To introduce plotting scatter graphs and understanding correlation I ask students to think about the relationships between different variables and to describe how they might be related.
Here’s my starter activity which students discuss in pairs then present to me on mini-whiteboards.
When the students have had time to discuss the matching pairs we talk about how each graph is likely to look if we were to plot eight typical samples.
As we begin the first example we discuss the type of relationship we expect to see when time spent reading is plotted against time spent watching TV for a sample of ten people. The consensus is the more time people spend reading the less time they are likely to spend watching TV. I ask the class to sketch on their mini-whiteboards what the scatter graph might look like if our hypothesis is correct.
For the first couple of examples I provide the scaled axes for the class. In later examples on plotting scatter graphs and understanding correlation I expect students to choose and draw their own axes on A4 graph paper with appropriate scaling.
When we have plotted the points, I introduce the term correlation as a means to describe the relationship between two variables. There are two types of correlation.
If two variables are not related the points will be scattered so no correlation is apparent.
A line of best fit can be used to clearly illustrate the directional trend of the data. The closer the points are to the line of best fit the stronger the correlation. We discuss the strength of the correlation as an indication of how closely two variables are related.
The line of best fit also helps to predict the value of one variable when the other is known. It is noted in several examiners reports by AQA and Edexcel that students are more likely to correctly estimate the value of a missing data point and identify anomalous data points if they use a line of best fit.
In my experience, there are three main misconceptions when drawing lines of best fit.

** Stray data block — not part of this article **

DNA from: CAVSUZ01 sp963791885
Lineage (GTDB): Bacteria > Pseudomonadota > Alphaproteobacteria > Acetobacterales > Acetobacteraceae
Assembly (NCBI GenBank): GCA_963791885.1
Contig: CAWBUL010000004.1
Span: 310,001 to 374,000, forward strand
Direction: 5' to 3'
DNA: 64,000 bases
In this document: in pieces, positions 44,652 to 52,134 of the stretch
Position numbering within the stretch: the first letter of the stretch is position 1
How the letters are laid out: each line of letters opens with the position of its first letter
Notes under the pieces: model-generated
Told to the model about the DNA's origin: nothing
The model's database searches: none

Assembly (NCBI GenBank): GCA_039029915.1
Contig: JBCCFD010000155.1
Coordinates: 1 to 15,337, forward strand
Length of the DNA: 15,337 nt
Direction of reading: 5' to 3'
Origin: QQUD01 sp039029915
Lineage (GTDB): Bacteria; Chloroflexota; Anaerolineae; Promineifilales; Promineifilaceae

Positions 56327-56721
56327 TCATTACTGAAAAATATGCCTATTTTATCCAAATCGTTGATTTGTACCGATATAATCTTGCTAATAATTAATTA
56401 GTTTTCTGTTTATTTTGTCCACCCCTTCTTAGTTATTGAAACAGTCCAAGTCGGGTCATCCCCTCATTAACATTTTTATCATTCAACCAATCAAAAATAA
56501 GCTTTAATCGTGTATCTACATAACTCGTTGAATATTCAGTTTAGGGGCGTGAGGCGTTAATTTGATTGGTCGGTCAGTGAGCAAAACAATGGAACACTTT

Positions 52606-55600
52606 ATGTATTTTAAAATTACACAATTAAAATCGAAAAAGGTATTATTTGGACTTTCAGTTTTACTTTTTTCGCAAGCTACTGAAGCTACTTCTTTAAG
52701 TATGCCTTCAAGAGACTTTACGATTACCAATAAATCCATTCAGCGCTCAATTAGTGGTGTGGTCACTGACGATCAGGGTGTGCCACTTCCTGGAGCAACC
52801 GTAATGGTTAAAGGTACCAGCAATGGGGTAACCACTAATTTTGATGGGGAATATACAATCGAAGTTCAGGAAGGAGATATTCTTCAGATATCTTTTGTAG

The line of best fit connects to the origin.
The line of best fit is drawn as a line segment connecting the extreme value to the origin.
The line of best fit passes through each of the points.
As an extended plenary I challenge the students to create a scatter graph based on their own hand and foot size. Before we collect any data, I ask the students to write down their own hypothesis at the top of the A4 graph paper.
This is a fun activity which requires the group to work together so everyone has everybody else’s data. Whenever I do this it amazes me which student steps up to take charge of organising everyone. I do my best to keep out of the way and let the students manage the data collection so it is fair and accurate.
In the next lesson we go on to discuss the limitation of using scatter graphs and correlation to identify causation. We consider examples such as the number of ice creams sold and drownings would correlate in the summer months as increased temperatures causes people to go swimming and eat ice cream. However, eating ice creams do not cause people to drown.
Higher GCSE maths students are required to plot and interpret histograms with unequal class widths. Drawing histograms with unequal class widths are very common in GCSE maths papers.
Distance learning unit of work on Probability.
This unit covers grades 3 to 5 of the U.K. National Curriculum.
With schools around the United Kingdom closed to most students it is important every child has access to engaging maths lessons through distance learning.
There are three common ways to organise data that fall into multiple sets: two-way tables, frequency diagrams and Venn diagrams. Having blogged about frequency diagrams before I thought I would write about how to draw a Venn Diagram to calculate probabilities. Recapping Two-Way Tables This activity works well to review two-way tables from the previous […]